(Image from Apple’s hardware page.)

Apple’s new Mouse, Trackpad and Keyboard — Apple’s new Magic Mouse 2 isn’t really that much different from the original Magic Mouse. It has major changes that affect how the mouse moves and a new built-in battery but nothing to make you ditch your current mouse.
The Magic Trackpad 2 is shockingly large and blindingly white and looks kind of a like a futuristic thing you’d find in a high-tech kitchen.
The Magic Keyboard is, is a pretty nice Bluetooth keyboard that charges with a Lightning cable. Whether that’s worth Apple’s somewhat steep US$99 (NZ$189!) asking price is up to you (keep in mind Apple’s older, now-defunct Wireless Keyboard was only US$69), but the Magic Keyboard is slim, compact, and pleasant to type on. [Can’t beat my Apple wired extended keyboard. That numeric trackpad is great for gaming and Final Cut, Logic, and it never runs out of batteries or needs recharging – and it costs NZ$95.]

Spec showdown: Surface Book vs. MacBook Pro, from cheapest to priciest — If there was any doubt which product Microsoft was gunning for, the spec sheet makes it abundantly clear.  A look at each device’s tech specs reveal plenty of similarities, including price points, screen size, battery life, and storage. It’s almost as if Microsoft designed the Surface Book to match the speeds and feeds of Apple’s pro-grade laptops — and then go just a bit further with a detachable touch screen and stylus support. [But the biggest difference isn’t noted: only one of those systems can run Mac OS; both can run Windows.]

Apple’s Pages upgrade for Mac OS X is better than hoped — Dennis Sellers reckons Apple did a fine job in upgrading its iWork apps — Pages, Numbers and Keynote — for Mac OS X. “I was beginning to fear the utilities were suffering from neglect, but, thankfully, I’ve been proven wrong. The Pages upgrade is especially sweet (of course, it is the iWork app I use the most).”

Six reasons Apple Notes still can’t replace Evernote — With iOS 9 and OS X El Capitan, Apple finally bulked up its minimalist note-taking apps. The upgrades are welcome, but the latest Notes apps aren’t going to persuade many people to give up Evernote, OneNote or even Google Keep.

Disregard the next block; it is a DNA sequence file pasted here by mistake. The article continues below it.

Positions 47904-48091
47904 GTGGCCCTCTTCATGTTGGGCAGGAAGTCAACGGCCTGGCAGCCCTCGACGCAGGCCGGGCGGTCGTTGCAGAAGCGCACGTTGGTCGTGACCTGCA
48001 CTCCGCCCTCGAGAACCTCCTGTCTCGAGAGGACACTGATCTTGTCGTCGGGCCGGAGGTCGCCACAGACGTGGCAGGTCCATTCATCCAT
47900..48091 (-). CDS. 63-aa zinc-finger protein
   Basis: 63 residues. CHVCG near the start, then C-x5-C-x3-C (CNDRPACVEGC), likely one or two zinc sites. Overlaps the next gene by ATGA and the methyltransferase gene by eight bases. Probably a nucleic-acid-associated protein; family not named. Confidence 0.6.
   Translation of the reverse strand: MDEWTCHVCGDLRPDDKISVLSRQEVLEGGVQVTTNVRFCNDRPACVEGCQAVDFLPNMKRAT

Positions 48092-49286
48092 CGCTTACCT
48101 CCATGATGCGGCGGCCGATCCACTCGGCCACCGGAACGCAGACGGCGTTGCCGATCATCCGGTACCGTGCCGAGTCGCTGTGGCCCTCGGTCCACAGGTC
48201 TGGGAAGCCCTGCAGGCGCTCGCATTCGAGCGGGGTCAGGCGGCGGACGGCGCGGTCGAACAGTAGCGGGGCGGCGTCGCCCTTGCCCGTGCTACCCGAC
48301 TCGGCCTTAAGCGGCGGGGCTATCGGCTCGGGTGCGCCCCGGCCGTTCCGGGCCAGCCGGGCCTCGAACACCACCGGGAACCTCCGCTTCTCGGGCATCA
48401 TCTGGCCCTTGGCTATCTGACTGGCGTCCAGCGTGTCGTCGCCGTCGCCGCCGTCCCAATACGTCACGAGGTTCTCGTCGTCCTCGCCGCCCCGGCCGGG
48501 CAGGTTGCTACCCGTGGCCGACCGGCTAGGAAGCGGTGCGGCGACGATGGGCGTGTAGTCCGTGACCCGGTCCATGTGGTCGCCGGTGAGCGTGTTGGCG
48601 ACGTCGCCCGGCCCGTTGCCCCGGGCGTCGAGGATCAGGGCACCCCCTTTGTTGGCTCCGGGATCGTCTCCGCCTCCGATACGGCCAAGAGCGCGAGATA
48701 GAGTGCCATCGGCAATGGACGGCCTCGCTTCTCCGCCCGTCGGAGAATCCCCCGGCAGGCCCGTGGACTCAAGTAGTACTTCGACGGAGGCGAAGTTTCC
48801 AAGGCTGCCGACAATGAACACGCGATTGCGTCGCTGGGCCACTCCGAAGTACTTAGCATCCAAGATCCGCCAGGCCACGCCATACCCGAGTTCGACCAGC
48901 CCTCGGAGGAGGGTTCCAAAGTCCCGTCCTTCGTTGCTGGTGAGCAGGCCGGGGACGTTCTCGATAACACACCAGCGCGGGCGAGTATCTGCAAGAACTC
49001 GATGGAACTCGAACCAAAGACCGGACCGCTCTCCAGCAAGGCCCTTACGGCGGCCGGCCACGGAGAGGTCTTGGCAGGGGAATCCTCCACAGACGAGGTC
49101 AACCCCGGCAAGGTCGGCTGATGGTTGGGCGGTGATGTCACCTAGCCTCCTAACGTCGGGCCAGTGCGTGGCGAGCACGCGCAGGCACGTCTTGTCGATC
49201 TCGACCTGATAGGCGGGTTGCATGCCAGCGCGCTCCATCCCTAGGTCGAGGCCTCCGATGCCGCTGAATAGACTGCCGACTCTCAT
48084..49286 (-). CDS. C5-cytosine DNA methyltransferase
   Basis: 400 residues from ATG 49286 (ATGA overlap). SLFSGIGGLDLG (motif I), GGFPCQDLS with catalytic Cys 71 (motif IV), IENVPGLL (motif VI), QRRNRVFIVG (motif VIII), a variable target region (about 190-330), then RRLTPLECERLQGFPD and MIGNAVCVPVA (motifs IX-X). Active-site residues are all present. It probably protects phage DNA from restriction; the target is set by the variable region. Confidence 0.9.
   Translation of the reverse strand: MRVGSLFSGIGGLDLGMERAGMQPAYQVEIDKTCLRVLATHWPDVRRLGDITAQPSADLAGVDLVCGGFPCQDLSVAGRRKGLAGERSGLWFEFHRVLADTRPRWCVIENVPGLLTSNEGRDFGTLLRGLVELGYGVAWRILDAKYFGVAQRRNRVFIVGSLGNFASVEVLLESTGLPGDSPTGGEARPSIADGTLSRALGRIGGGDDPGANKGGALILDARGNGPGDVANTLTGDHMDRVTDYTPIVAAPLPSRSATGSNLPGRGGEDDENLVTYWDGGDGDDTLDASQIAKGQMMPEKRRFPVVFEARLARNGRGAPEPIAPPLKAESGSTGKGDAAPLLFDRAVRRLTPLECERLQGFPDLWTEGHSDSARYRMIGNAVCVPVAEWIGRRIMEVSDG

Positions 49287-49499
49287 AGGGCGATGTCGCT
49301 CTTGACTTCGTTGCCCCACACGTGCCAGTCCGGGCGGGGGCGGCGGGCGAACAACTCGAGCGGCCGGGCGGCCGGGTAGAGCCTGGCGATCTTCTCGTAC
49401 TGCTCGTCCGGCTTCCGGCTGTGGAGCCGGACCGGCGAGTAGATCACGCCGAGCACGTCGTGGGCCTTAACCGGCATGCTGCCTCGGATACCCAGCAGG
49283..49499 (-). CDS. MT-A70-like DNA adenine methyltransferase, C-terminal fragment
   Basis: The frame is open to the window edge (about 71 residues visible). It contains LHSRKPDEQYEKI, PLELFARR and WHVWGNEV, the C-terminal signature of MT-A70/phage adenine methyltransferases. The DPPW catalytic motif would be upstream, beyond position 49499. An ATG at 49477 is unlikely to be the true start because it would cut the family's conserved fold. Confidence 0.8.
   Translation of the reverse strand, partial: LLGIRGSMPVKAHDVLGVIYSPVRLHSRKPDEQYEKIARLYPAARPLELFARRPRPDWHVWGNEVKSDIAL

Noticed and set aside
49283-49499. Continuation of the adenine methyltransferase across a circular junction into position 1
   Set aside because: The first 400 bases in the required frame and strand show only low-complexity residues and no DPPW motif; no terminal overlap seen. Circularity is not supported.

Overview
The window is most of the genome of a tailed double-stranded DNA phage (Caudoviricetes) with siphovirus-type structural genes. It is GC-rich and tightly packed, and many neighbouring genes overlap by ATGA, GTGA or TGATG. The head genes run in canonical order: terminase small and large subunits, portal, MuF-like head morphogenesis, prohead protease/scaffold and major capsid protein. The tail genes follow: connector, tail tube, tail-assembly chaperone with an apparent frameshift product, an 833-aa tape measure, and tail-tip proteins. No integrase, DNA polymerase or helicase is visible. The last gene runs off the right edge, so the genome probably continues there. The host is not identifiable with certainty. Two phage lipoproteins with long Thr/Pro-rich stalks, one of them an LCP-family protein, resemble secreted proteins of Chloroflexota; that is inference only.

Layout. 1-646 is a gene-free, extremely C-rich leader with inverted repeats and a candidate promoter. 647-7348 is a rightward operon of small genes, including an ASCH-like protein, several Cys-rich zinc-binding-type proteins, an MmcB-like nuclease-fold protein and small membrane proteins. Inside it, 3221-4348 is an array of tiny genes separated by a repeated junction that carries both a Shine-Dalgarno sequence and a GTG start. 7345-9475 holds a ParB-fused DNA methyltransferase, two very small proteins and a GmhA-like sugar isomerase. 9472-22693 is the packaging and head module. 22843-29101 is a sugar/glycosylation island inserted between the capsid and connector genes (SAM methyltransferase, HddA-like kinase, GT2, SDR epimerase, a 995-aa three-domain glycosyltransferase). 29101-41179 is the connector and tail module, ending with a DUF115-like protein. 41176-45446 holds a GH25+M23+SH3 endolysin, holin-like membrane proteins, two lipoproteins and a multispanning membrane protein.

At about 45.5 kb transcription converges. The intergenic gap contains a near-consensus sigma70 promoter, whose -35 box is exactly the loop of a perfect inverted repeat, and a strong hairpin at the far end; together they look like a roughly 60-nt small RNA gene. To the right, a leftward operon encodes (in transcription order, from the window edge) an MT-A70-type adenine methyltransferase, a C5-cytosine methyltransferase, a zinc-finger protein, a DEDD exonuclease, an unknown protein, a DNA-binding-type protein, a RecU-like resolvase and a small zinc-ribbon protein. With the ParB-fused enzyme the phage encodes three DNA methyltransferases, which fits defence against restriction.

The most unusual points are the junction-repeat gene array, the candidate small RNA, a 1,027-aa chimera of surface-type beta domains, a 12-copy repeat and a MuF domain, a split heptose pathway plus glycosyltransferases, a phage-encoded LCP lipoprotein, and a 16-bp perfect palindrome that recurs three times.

1Password to change file formats after key file found to contain unencrypted data — 1Password makers AgileBits have promised to change one of the default file formats in the software in response to a blog post by Microsoft engineer Dale Myers, who revealed an AgileKeychain file was displaying unencrypted metadata.

Earning a third as many paid users as Spotify in under 4 months, Apple Music already a hit, FBR says — Less than four months after it launched, Apple Music already has 6.5 million paid subscribers, or nearly a third of the 20 million who pay for Spotify, a service that has been around since 2008, investment firm FBR & Co. said on Tuesday.

Apple Maps integrates select Amtrak routes, Boston area transit directions — A month after Apple debuted transit directions in its Apple Maps service for US and Chinese (mostly) locations, the company has added selected Amtrak train arrival and departure data as well as local support for Boston.

Apple’s Tim Cook to join group of corporate leaders tackling Chinese environmental problems — Apple CEO Tim Cook is joining the CEO Council for Sustainable Urbanization, a group formed by the Paulson Institute and the China Center for International Economic Exchanges in order to divert the environmental impact of China’s urban growth.